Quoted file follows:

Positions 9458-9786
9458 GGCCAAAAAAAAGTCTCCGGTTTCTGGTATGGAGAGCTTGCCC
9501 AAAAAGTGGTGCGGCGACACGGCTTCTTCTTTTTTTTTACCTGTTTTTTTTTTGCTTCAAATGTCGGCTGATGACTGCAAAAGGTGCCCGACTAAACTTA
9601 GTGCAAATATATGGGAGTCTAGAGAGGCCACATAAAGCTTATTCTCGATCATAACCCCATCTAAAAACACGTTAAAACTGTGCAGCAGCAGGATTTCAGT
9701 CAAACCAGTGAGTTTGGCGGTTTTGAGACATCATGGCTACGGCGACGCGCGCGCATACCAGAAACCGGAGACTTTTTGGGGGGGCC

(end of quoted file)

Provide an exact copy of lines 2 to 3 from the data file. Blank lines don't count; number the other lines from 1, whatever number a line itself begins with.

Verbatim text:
9458 GGCCAAAAAAAAGTCTCCGGTTTCTGGTATGGAGAGCTTGCCC
9501 AAAAAGTGGTGCGGCGACACGGCTTCTTCTTTTTTTTTACCTGTTTTTTTTTTGCTTCAAATGTCGGCTGATGACTGCAAAAGGTGCCCGACTAAACTTA